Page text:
Theater

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Ellen Greene

While actress Ellen Greene has played a variety of roles, she is best known for her performances as Audrey in both the live and film versions of the cult classic, Little Shop of Horrors.

Oshra Elkayam-Ronen

One of the most important choreographers of Israeli movement theater, Oshra Elkayam-Ronen distinguished herself by approaching stories from unusual angles, such as a feminist retelling of the story of Adam and Eve.
A Scene from the Play "dry bones rising"

An Interview with Playwright Celia Raker

by Etta King Heisler

Over Boston’s long winter, I shared Shabbat dinner with a friend-of-a-friend who, unbeknownst to me, is a talented poet and playwright. In addition to winning a Massachusetts Cultural Council Artist Fellowship this spring, Cecelia Raker’s play dry bones rising made its first full-length, professional debut in May at the Venus Theatre in Laurel, MD.

Topics: Theater, Plays

Claire Bloom

From her first film role in Charlie Chaplin’s 1952 Limelight to her performance in 2010’s The King’s Speech, Claire Bloom has remained a favorite of many acclaimed directors.

Lisa Edelstein

An actress with a long history of activism, House star Lisa Edelstein organized her first protest at age sixteen as a cheerleader for Donald Trump’s New Jersey Generals, outraged that the cheerleaders were forced to flirt in bars.

Sarah Jessica Parker

While she is best known as the iconic Carrie Bradshaw on Sex and the City, Sarah Jessica Parker’s roles in theater, television and film have run the gamut from instant classics like 1984’s Footloose and 1991’s LA Story to cult favorites like 1994’s Ed Wood and 1996’s Mars Attacks!

Judith Light

In her four decades as an Emmy- and Tony-winning actress, Judith Light has repeatedly taken on challenging and unconventional roles, from a housewife-turned-prostitute on One Life to Live to ex-wife of a transgender woman on the acclaimed Transparent.

Deborah Bertonoff

From her debut at age nine through her performances in her late seventies and teaching into her late eighties, Deborah Bertonoff made dance her life’s work.

Sabina Berman

A Jewish writer exploring her outsider identity in largely Catholic Mexico, Sabina Berman was the first writer to win the Mexican Theater Prize four times.

Elisabeth Bergner

Playfully titling her 1978 memoir Greatly Admired and Often Cursed, Elisabeth Bergner was famed both as the actress whom writers felt best captured their characters and as a former spy who helped other actors escape Nazi Germany.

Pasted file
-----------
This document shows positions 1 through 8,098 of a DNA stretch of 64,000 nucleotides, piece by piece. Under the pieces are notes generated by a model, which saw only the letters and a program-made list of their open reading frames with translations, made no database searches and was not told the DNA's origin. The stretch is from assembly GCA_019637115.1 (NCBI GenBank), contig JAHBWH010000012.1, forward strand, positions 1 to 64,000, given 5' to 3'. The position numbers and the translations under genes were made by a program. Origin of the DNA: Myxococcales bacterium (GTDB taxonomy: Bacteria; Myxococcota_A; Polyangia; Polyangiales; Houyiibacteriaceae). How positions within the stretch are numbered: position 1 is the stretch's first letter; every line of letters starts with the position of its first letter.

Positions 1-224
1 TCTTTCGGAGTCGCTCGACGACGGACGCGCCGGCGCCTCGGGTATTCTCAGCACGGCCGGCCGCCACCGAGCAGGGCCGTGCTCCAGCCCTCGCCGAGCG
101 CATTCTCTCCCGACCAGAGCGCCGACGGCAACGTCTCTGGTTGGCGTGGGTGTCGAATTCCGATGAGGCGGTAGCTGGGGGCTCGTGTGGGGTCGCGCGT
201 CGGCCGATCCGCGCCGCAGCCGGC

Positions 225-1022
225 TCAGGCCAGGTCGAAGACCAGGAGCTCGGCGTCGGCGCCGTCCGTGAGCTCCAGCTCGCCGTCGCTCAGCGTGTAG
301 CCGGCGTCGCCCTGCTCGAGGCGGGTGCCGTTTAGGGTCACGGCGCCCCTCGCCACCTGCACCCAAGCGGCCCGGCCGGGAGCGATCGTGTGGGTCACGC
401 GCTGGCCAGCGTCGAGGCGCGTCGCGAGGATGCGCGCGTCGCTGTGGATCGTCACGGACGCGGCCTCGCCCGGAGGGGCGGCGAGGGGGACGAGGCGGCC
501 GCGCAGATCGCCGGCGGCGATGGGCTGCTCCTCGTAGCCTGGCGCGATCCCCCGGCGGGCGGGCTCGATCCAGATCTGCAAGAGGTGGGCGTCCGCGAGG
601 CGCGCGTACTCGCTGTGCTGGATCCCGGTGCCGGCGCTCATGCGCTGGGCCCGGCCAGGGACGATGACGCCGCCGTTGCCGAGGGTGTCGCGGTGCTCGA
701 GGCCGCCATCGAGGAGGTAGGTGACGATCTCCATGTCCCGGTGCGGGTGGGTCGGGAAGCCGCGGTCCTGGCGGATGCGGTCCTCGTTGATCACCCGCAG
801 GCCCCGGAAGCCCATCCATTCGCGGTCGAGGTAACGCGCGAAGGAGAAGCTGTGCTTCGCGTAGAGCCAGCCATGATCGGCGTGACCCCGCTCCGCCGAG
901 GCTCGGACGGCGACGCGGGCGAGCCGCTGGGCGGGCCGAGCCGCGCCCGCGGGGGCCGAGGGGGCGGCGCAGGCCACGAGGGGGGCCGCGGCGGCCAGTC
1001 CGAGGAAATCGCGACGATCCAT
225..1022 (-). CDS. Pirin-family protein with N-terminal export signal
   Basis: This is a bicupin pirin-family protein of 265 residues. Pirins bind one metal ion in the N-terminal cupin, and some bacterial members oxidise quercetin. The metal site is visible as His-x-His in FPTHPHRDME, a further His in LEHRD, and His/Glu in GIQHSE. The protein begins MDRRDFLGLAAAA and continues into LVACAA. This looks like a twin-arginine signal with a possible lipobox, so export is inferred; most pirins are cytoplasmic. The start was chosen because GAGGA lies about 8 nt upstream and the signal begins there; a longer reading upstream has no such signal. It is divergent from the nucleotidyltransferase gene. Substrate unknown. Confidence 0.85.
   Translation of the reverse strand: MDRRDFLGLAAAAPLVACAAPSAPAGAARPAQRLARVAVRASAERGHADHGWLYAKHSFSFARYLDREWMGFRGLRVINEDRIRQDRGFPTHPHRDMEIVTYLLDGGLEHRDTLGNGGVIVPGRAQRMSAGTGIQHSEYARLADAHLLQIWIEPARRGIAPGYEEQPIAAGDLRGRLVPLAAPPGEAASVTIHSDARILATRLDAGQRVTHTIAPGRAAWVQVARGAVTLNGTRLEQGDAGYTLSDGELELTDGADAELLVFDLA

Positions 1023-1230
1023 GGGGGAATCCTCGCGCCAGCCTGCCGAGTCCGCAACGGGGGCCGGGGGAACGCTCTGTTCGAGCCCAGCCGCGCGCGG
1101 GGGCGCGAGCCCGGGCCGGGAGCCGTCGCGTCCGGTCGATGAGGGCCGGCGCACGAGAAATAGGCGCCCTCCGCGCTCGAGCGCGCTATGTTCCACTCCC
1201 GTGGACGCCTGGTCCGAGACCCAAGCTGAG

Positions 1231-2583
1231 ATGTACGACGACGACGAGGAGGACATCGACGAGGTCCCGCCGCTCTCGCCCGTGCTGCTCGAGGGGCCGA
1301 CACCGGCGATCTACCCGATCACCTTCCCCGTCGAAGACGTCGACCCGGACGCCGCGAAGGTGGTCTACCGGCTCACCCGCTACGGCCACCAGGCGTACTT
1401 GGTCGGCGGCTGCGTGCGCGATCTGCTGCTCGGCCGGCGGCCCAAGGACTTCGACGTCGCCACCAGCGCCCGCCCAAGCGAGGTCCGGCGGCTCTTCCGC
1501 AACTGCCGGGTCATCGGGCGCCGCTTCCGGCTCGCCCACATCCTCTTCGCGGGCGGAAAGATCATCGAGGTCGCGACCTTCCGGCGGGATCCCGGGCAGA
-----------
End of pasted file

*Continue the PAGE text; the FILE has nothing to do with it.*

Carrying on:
Fania Mindell

After co-founding America’s first birth control clinic with Margaret Sanger in 1916, Fania Mindell was arrested and convicted of breaking the Comstock Act for her efforts to make birth control available to women.

Beate Sirota Gordon

Through diplomacy and ingenuity, twenty-two-year-old Beate Sirota Gordon wrote unprecedented rights for women into Japan’s post-war constitution.

Shulamit Bat-Dori

Shulamit Bat-Dori defied widely held notions about the inappropriateness of theater in the kibbutz, creating popular and acclaimed plays for the masses.

Michal Bat-Adam

Michal Bat-Adam, the first Israeli woman director of feature films, has been hailed for her sensitive and nuanced portrayals of mental illness and women’s inner lives.

Viola Spolin

Searching for play therapies that could reach at-risk children, Viola Spolin created the “Theater Games” that gave rise to improv theater.

Mia Arbatova

Told first by her parents that dancing was immodest and then by Israeli settlers that dancing was bourgeois, Mia Arbatova defied her critics and became a pioneer of ballet in Israel.

Gila Almagor

Gila Almagor earned acclaim as a writer, actress, and filmmaker for her autobiographical Summer of Aviya in 1988, but when critics questioned details of her story, she embraced the criticism and went on to create a sequel, 1995’s Under the Domim Tree.

Julie Schonfeld

In 2009, Rabbi Julie Schonfeld became the first female leader of an American rabbinical organization, serving as executive vice president of the Conservative movement’s Rabbinical Assembly.

Julie Taymor

Julie Taymor’s bold, experimental style in directing plays and films has led to two Tonys (including the first Best Director Tony won by a woman) and an Emmy.

Sydney Taylor

Sydney Taylor’s famous and beloved All-of-a-Kind Family series of children’s books were almost left unpublished and forgotten.

Idina Menzel

A longtime star of the Broadway stage, Idina Menzel became the first person ever to claim both a Billboard Top 10 slot (for Holiday Wishes in 2014) and a Tony Award (for Wicked in 2003).

Sophie Okonedo

Sophie Okonedo credits her heritage as a “North London, working-class, black, Jewish girl” with giving her the range to act in roles ranging from Hotel Rwanda to Doctor Who.

Maggie Gyllenhaal

Actress Maggie Gyllenhaal has garnered critical acclaim for her performance in difficult roles in 2002’s Secretary, 2009’s Crazy Heart, and 2014’s The Honourable Woman.

Irene Mayer Selznick

The daughter of Hollywood magnate Louis B. Mayer, Irene Mayer Selznick went on to help her husband, David O. Selznick, run his movie production company before becoming a theater producer in her own right.

Vivienne Segal

Actress Vivienne Segal was best known for creating the role of Vera Simpson in the 1940 Rodgers and Hart musical Pal Joey, for which she sang what would become her signature song, “Bewitched, Bothered, and Bewildered.”
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